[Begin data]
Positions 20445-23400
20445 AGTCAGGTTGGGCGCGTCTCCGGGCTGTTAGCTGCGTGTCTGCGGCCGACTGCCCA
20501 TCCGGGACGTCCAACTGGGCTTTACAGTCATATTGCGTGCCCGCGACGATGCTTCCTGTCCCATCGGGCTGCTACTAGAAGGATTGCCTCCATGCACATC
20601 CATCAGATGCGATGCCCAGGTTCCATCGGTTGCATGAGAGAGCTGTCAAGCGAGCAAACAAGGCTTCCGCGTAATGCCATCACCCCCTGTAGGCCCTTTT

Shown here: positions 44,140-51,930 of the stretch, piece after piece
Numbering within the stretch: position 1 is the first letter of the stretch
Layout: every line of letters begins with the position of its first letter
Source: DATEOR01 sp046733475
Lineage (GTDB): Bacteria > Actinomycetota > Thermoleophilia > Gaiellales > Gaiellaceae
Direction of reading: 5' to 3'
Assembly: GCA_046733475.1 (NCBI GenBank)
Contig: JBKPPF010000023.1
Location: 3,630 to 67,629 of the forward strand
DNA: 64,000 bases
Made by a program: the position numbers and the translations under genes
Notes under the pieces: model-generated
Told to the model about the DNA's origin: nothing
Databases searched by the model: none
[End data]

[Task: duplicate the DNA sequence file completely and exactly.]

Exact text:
Positions 20445-23400
20445 AGTCAGGTTGGGCGCGTCTCCGGGCTGTTAGCTGCGTGTCTGCGGCCGACTGCCCA
20501 TCCGGGACGTCCAACTGGGCTTTACAGTCATATTGCGTGCCCGCGACGATGCTTCCTGTCCCATCGGGCTGCTACTAGAAGGATTGCCTCCATGCACATC
20601 CATCAGATGCGATGCCCAGGTTCCATCGGTTGCATGAGAGAGCTGTCAAGCGAGCAAACAAGGCTTCCGCGTAATGCCATCACCCCCTGTAGGCCCTTTT

Shown here: positions 44,140-51,930 of the stretch, piece after piece
Numbering within the stretch: position 1 is the first letter of the stretch
Layout: every line of letters begins with the position of its first letter
Source: DATEOR01 sp046733475
Lineage (GTDB): Bacteria > Actinomycetota > Thermoleophilia > Gaiellales > Gaiellaceae
Direction of reading: 5' to 3'
Assembly: GCA_046733475.1 (NCBI GenBank)
Contig: JBKPPF010000023.1
Location: 3,630 to 67,629 of the forward strand
DNA: 64,000 bases
Made by a program: the position numbers and the translations under genes
Notes under the pieces: model-generated
Told to the model about the DNA's origin: nothing
Databases searched by the model: none